In 2000 the boys of Boy Scout Troop 73 in Mineral Wells transcribed the Indian Creek Cemetery located just west of Mineral Wells at the corner of Indian Creek Road and US Highway 80. The cemetery is located on the east side of Indian Creek Road a block north of Indian Creek Baptist Church.
I am proud to say that the reason for this transcription was my grandson, John Banner's, Eagle Scout Project. With much planning before the fact and much organizational work afterward on John's part, the project took place on two Saturdays in September, and on December 17, 2000, John's 14th birthday, he received his Eagle rank.
(John, left, was sworn in by three cousins who are also Eagles, Ron Johnson, Bill Dillard, and John Poe.)
The cemetery had been transcribed for the Palo Pinto County Historical Association by Grace Gilbert Smith in 1975. However, copies of this transcription seem to have all but disappeared.
Indian Creek Cemetery appears to have been used for the first time in 1894 when a two-year-old child, Jessie Hill, was buried. As with many pioneer cemeteries, it is often the case that a child dying either in infancy or of disease demanded that a burial ground be established.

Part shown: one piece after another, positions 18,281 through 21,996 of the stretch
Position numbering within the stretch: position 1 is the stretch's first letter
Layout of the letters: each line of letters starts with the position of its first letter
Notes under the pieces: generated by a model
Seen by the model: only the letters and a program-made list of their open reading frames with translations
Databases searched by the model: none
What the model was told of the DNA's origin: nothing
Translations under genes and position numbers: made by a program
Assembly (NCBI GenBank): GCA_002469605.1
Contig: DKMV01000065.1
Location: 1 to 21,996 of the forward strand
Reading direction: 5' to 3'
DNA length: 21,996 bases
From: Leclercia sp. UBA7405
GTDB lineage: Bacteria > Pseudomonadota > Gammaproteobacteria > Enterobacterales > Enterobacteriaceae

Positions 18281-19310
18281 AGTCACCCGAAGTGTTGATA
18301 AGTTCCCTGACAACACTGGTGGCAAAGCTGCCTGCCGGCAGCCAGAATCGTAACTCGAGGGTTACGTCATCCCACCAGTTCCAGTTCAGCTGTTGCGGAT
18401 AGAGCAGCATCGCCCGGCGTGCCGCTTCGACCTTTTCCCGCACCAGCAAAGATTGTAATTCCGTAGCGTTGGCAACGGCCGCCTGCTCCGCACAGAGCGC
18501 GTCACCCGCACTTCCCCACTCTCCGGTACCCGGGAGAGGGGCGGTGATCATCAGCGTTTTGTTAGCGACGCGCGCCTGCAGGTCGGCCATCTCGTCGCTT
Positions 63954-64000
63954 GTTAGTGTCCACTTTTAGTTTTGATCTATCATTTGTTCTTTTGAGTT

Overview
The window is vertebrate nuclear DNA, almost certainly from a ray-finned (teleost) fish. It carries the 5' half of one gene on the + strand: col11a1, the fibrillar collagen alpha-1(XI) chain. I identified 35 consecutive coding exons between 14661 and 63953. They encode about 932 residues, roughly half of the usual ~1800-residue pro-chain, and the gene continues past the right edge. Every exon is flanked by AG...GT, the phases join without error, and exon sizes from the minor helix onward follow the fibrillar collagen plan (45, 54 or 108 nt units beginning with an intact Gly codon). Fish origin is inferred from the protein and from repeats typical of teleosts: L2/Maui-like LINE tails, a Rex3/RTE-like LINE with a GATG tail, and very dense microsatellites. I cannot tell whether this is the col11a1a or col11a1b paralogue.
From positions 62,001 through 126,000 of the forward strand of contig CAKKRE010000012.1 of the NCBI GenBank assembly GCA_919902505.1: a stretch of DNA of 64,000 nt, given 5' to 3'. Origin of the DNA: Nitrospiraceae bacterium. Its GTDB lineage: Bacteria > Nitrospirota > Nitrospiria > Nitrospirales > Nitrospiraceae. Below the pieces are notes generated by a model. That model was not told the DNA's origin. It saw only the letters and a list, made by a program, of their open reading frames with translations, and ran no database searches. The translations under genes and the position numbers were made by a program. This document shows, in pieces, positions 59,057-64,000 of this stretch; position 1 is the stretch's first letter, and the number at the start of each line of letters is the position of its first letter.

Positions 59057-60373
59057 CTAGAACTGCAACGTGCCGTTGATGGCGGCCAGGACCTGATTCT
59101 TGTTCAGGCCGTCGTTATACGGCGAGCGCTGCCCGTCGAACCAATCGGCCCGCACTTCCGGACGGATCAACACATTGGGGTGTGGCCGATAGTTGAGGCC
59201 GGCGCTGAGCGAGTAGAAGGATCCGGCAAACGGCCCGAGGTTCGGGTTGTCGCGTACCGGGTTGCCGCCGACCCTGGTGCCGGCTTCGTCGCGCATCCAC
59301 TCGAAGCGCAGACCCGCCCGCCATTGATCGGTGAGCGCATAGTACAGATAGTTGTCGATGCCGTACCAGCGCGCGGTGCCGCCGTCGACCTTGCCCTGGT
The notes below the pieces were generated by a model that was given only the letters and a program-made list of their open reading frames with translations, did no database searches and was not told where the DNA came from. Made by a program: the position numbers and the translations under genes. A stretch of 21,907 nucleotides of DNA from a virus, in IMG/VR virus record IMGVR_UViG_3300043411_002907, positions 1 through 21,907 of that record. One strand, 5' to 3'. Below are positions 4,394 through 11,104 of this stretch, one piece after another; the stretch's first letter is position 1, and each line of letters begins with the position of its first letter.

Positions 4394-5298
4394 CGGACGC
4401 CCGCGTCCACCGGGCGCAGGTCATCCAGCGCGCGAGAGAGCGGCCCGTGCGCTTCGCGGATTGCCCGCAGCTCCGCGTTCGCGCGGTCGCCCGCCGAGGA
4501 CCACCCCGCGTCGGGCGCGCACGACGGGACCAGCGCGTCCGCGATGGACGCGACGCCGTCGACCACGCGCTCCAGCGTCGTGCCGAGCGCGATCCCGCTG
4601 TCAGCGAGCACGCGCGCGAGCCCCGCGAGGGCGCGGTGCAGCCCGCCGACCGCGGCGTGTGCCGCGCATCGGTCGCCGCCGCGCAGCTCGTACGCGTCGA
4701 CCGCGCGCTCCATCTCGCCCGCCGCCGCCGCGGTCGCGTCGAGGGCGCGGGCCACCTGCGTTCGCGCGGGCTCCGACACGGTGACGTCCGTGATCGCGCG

Other early burials include infant daughter Rodgers, Renie Rodgers, and Leann Goodbar in 1895; Gracie Sates, W. G. Williams, and Mary Henson in 1896; Charlie Wheeler in 1897; Evie Farley in 1898; and Malisie Glidewell, Obed Morgan, Daphne Queen, Orvid Queen, C. A. Chick, and Alice Gage in 1899.
Two Civil War veterans are buried at Indian Creek. One is J. N. Baxter who served as a Private in the 22nd Arkansas Infantry, and the other is W. H. Queen who served in Company E of Birds Louisiana Calvary.
There are many veterans of both World Wars, Vietnam, and Korea also buried at Indian Creek, along with members of many of Palo Pinto County's pioneer and current families such as Angress, Ballinger, Choate, Cox, Eubanks, Kimbrough, Like, Mills, Owens, Stephens, and Warren to name a few.